The Straylings’s debut effort comes in the form of the compelling Entertainment on Foreign Grounds and it certainly leaves a lasting impression on the listener. Gaining praise from such people as Steve Lamacq, the band are definitely under a lot of pressure to deliver in this album and although at times, this record more than matches the hype that has been put at their door, at other times we are left underwhelmed by the songs on offer.
There is no doubt the Straylings have everything in their arsenal to make a massive impact in the industry. Dana Zeera’s voice is nothing short of brilliant and in songs such as the opener Carvers Kicks Zeera haunts the listener into submission. The bands show many glimpses of being a really good folk-based indie group with songs such as The Spoils and Kings of the Mire showing off the band’s ability to tell provocative stories that leave the listener with a lasting impression. Musically, the band keeps it simple throughout. Their strengths lie in atmospheric guitar riffs, sprinkled with a driving but disciplined rhythm section. Coupling this formulaic musicianship with Zeera’s distinctive vocals occasionally leaves the Straylings with shockingly thrilling musical moments. Marie and the Dusty Lands is a particular highlight of the album, turning down a mellower, more sombre mood whilst sticking to the principles that have been apparent throughout.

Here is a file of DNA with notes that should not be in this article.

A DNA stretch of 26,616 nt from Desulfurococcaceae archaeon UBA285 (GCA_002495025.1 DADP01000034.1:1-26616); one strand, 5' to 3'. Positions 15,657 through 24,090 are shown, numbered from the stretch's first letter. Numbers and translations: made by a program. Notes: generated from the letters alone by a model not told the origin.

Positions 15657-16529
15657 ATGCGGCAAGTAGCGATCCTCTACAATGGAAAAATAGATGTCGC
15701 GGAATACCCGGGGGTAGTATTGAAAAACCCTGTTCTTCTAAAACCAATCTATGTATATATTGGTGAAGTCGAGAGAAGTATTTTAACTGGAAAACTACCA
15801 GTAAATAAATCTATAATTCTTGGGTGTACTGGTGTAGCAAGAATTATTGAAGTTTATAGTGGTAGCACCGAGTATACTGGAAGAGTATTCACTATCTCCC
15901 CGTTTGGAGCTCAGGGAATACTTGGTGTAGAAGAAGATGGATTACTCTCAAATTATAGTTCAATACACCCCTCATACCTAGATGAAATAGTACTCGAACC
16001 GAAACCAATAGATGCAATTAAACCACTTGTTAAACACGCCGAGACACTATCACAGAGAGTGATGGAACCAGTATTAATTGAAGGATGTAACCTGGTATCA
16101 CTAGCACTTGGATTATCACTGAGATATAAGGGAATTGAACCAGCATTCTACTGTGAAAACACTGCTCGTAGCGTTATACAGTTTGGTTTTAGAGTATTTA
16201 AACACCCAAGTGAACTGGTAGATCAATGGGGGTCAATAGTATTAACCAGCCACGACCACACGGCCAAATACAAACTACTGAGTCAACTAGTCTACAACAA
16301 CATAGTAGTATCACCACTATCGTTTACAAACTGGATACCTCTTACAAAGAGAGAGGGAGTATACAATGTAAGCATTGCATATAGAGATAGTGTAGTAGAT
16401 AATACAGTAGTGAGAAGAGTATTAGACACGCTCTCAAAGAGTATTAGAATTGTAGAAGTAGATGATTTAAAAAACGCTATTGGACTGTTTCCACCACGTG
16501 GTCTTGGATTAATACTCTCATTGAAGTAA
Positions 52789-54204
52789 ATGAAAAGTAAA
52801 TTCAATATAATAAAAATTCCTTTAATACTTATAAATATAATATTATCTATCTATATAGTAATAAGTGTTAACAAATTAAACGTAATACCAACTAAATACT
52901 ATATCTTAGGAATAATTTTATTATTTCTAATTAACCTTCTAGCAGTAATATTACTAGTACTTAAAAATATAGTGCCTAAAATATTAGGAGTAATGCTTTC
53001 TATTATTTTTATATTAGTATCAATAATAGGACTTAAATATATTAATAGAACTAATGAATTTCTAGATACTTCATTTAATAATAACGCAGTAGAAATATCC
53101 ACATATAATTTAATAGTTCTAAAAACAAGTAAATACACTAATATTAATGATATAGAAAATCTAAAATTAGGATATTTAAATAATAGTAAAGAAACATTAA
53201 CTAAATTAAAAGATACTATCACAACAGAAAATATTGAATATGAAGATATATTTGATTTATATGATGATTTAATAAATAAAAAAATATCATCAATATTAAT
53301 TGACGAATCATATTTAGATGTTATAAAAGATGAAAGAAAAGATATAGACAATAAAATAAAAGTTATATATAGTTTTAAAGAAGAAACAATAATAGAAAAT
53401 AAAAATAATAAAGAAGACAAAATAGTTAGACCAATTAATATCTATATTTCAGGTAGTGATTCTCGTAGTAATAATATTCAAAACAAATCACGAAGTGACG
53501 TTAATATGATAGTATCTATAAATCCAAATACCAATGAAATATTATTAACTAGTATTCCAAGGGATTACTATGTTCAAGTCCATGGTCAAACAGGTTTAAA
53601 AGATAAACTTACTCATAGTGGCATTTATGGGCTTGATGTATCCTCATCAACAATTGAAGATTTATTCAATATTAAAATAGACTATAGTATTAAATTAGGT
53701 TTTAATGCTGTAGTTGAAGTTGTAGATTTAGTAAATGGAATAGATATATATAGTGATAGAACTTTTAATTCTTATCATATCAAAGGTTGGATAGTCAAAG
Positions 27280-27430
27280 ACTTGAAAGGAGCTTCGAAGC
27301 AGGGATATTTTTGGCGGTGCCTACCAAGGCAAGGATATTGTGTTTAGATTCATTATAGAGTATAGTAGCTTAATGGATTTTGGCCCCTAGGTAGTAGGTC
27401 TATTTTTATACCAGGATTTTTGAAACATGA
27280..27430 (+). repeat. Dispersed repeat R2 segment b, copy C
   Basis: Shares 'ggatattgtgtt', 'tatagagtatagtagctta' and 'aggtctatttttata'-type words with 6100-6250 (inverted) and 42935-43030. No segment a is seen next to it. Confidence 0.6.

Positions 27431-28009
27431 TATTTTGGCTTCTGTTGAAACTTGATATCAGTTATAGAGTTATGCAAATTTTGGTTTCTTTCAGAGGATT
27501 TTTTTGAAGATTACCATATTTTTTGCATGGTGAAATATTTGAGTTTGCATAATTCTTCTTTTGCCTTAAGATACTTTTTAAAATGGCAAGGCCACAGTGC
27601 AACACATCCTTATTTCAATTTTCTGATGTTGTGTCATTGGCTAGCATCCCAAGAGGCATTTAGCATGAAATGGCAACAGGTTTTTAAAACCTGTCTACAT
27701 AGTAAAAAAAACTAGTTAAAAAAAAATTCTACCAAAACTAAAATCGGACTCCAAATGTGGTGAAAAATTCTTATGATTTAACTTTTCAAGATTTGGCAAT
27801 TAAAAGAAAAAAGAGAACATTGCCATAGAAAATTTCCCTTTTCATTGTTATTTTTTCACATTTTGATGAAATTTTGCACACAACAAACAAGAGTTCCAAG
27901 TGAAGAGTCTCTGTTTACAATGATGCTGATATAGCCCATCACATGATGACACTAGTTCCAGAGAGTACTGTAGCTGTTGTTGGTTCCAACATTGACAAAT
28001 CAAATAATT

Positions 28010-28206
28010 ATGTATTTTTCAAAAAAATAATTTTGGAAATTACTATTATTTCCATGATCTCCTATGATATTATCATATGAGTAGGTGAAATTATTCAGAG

It is undeniable that the Straylings have much to offer. There is certainly nothing offensive about the record, nor is there anything remotely bad about it. There’s just something missing. I feel that it is a bit too mechanical in its approach to the album. There are moments when I am left really excited by what I’ve just heard like in the opening track and Marie and the Dusty Lands. It’s just a shame that there aren’t enough moments like that throughout Entertainment on Foreign Grounds. This is a band that has much promise, they just need to let go more.
Have a listen to Carver’s Kicks now, if you like: